a woman strong – an inspired spirit – stubborn to inequality,
showing the world in 1955 that she and everyone else
who shared her skin that we did indeed belong.
She saved my life on the first day of December, two decades
before my birth, twenty-one years before my own soul
began to explore this earth. I didn’t know her, but she
refused to give in to the abuse of discrimination
any longer from the many generations to follow.
She saved my life that day in Montgomery, Alabama
because she was simply tired of standing on worn feet;
symbolized by the history of ancestors once enslaved,
there was no way – on this day- that she was giving up her seat.
She saved my life on that Cleveland Avenue city bus
because the history of her skin would no longer
allow her to be ushered to the back of the bus. She was tired
of seeing her people slain and tired of walking on unequal sidewalks
drenched in blood stains. She was tired of crying the tears
only her own fears could hear. She finally spoke up by refusing
to give up a seat she felt equally belonged to her. No matter the consequences,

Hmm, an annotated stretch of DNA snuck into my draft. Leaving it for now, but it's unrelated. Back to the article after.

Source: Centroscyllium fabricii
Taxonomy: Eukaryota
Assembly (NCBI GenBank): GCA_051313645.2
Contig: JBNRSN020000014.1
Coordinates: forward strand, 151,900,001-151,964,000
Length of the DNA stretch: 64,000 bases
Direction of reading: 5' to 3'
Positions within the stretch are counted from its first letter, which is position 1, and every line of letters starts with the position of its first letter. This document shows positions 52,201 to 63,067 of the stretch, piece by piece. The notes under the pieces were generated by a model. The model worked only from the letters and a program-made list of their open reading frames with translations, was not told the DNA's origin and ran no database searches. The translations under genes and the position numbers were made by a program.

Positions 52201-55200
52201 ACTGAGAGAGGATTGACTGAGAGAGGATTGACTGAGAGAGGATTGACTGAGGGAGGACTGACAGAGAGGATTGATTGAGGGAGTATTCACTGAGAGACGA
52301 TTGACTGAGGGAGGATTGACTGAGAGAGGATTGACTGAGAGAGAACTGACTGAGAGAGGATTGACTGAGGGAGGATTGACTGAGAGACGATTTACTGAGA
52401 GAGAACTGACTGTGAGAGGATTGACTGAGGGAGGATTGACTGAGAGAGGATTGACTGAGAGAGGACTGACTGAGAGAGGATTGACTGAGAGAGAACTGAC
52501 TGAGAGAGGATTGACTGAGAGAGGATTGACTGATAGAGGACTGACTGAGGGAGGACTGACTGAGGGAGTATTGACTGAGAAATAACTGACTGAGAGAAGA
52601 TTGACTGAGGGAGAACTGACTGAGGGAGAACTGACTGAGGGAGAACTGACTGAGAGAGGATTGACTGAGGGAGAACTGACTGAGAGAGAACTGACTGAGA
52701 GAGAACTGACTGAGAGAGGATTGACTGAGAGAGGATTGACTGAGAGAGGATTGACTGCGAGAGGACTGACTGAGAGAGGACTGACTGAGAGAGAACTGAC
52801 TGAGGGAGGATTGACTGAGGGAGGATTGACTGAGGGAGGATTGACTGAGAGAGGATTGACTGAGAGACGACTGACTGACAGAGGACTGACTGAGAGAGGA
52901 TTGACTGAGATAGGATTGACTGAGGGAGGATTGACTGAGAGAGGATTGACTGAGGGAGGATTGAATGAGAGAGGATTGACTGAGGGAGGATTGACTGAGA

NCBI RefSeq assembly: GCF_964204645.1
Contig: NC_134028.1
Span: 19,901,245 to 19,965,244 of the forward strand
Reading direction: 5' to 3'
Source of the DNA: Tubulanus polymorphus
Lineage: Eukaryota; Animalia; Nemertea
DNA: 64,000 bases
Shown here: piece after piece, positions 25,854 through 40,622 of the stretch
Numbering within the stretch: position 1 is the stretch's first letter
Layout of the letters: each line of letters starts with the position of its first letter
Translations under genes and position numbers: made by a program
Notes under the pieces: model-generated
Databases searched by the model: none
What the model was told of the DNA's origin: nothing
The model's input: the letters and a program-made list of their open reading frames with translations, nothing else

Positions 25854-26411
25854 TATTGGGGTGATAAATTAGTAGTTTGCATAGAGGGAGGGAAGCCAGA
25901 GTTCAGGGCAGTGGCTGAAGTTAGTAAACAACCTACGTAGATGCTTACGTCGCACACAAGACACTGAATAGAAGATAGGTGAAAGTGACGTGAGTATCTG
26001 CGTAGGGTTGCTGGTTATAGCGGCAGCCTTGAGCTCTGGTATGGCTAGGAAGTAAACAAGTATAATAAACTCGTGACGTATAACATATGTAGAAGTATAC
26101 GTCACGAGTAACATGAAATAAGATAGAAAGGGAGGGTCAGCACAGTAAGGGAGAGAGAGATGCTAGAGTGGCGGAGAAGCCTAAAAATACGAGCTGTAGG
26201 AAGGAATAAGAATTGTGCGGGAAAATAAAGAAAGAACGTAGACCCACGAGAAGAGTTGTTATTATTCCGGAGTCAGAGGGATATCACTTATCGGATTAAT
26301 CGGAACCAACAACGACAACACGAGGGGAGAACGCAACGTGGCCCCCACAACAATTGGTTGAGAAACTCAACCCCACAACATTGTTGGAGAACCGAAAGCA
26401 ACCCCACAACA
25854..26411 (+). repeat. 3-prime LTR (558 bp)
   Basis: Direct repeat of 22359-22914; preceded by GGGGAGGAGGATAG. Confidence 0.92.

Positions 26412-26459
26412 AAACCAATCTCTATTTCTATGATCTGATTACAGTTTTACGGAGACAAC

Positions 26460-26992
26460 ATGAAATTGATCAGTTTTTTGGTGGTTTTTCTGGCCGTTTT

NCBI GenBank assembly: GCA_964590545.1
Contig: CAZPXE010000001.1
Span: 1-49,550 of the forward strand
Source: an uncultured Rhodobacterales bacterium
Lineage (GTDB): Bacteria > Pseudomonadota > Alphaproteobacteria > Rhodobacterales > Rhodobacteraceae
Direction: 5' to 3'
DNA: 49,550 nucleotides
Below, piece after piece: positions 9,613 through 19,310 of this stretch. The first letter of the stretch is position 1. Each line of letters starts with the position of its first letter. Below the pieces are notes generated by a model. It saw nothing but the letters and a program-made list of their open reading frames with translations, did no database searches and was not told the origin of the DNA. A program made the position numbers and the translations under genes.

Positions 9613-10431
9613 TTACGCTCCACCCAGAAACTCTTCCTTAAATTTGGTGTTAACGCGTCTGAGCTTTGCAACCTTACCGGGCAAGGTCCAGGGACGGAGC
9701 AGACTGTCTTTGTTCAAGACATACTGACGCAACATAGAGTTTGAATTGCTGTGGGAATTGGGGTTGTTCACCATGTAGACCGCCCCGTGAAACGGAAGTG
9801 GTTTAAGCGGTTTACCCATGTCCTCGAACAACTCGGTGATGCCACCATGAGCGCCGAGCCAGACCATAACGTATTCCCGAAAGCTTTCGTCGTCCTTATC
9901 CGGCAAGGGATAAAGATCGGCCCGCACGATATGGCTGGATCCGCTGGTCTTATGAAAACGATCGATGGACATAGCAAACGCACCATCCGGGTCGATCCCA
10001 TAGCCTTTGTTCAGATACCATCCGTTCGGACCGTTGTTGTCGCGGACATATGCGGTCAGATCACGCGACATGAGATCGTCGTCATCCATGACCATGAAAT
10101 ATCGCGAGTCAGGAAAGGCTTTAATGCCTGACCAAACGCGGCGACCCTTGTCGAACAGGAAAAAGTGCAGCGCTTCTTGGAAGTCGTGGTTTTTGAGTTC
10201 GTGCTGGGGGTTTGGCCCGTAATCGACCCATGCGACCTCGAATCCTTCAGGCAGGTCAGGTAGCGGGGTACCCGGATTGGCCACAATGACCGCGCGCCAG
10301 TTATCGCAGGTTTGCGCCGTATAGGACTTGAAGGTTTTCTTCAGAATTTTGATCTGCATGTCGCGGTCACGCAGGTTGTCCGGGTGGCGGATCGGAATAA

she no longer cared
she was physically tired of being told she was the lessor,
Emotionally tired of racism,
and decided –on this day- that it was time to overcome;
It was time to overcome the many decades negro dreams
have starved for the opportunity of freedom; the many years the system
abused the hopes of the people she saw reflected in her past,
present and future. She sat and refused to give up
to define strength.
Rosa Louise Parks saved my life on a Thursday.
Before I even took my first breath, her determination
showed me the passion to express and become a voice;
before I even took my first steps, her bravery
allowed me to stand tall and strong in my own skin
and before my eyes even began to see the prejudices
of an unjust world, her incarnation led
to the freedom of my vision; a vision of equality
and the integration of all souls as one unity.
Tarringo T. Vaughan